Vona Groarke and Conor O'Callaghan on a swing
Vona Groarke and Conor O’Callaghan share the magic and melody of poetry.

Vona Groarke and Conor O’Callaghan give life to words.

Conor O’Callaghan and Vona Groarke are poets-in-residence and husband and wife. “We look a bit like the Sonny and Cher of Irish poetry,” he quips. She laughs, and the moment captures the easy humor that comes with sharing friendship, family and a commitment to making poetry an everyday pursuit.

“We want to make poetry a part of students’ lives,” says Groarke. “Otherwise it’s just something to do when you’re sitting down and looking at a book in the library. The difference between poetry and prose is like the difference between abstract and narrative painting. In the museums, people tend to gravitate towards paintings with a story. There are things to recognize and relate to, such as the light on a girl’s face or the way she’s reading a letter, and suddenly the whole thing comes alive. Abstract art is more like poetry because it is about itself.”

The poem itself is a private little room that you can go away to — even if only in your head — without having to explain it to anybody else and, at times, without even admitting anyone else into that room.

Conor O’Callaghan

The couple know the challenge of crafting words into verse. “There isn’t a formula for writing poetry,” Groarke says. “I tell students that if you’re a dentist then you’re bringing the accumulated knowledge of every tooth you’ve ever worked on to bear on this tooth that you’re doing now, but with poetry, it’s not like that. Everything you’ve done up to this point matters nothing at all. It’s a clean slate. You have to allow yourself to do it fresh every single time, which is difficult.”

“You keep imposing some craft on your material until you get to the best form of completion that you can manage. We try to get away from the conventional idea that a poem is somehow inspired,” says O’Callaghan.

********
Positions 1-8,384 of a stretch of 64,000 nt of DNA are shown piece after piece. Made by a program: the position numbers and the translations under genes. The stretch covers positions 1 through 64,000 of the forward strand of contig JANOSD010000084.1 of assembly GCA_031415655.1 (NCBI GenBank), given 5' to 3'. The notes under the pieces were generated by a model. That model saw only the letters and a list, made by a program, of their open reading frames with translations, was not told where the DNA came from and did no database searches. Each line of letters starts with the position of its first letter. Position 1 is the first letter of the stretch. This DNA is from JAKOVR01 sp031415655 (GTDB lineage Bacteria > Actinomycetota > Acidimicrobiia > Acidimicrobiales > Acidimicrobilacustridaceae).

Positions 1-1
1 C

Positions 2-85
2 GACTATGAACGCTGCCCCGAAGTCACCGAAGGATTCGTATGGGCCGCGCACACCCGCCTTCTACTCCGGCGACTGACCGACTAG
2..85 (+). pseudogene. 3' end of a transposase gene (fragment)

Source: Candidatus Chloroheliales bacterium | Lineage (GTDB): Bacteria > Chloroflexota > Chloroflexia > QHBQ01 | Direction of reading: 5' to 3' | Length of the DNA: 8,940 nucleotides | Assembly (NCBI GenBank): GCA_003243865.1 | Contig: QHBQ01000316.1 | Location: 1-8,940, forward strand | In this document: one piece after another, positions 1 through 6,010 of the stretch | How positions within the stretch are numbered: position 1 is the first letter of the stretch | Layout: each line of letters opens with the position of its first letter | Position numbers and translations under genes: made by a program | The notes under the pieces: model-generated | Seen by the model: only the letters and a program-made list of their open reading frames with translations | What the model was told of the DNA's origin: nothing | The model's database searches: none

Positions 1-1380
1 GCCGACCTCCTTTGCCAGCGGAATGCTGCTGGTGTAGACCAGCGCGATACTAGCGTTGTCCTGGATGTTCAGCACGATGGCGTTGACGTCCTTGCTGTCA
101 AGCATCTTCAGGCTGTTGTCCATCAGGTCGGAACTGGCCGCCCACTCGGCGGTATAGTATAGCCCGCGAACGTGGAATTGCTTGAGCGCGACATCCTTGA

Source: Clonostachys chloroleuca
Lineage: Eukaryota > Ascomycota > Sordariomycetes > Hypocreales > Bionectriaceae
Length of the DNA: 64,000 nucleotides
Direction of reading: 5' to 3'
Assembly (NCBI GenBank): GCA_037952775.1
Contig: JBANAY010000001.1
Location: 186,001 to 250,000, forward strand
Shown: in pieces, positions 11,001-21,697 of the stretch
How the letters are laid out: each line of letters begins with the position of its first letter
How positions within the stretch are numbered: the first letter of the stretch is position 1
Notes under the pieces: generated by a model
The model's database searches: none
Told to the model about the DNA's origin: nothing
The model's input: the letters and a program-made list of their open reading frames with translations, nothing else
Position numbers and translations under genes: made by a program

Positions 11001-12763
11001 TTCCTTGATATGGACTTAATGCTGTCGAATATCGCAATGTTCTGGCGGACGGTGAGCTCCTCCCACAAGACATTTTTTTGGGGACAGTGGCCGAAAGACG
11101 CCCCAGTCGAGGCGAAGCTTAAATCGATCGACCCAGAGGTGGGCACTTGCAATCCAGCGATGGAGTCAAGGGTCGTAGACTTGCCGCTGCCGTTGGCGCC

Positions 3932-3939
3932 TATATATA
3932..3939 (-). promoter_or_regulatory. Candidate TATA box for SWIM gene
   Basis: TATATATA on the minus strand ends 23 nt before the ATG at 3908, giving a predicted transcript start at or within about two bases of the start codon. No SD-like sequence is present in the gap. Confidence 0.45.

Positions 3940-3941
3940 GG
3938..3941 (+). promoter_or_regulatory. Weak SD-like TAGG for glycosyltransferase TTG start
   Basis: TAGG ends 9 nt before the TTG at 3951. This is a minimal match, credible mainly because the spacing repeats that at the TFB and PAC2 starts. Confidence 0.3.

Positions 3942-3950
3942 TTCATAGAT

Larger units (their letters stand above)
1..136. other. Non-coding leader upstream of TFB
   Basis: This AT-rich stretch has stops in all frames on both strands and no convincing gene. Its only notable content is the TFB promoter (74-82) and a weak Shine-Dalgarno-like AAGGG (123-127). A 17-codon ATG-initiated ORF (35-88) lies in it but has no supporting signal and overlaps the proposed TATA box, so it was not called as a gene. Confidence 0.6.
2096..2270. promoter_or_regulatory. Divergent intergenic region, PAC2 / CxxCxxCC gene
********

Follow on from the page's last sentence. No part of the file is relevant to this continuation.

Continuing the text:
Listen to Vona Groarke’s essay “My Writing Day” on NPR. (2 min:30 sec)

Written by David Fyten
(Wake Forest Magazine 3/08)
Photos by Ken Bennett
Web content by Kim McGrath

Wake Forest University Press

Go to part:

1. Well Versed
2. The Origins of the Press
3. The Winds of Change
4. The Poets

Have you heard?

The Z. Smith Reynolds Library Rare Books Collection houses a large Irish collection, including imprints from the Cuala Press. Cuala Press was set up in 1904 by Elizabeth Yeats and her brother William Butler Yeats.

Did you know?

Provost Emeritus and former Professor of English Edwin G. Wilson (’43) and the founder of the Wake Forest Press, Dillon Johnston were instrumental in the purchase of the Dolmen Press archive. Literary history buffs, Irish poetry lovers and scholars can enjoy tracing the steps of Irish publisher Liam Miller at Wake Forest University’s Z. Smith Reynolds Library.

Watch The Chieftains & the Dublin reels on YouTube

Download “Well Versed,” by David Fyten. [PDF]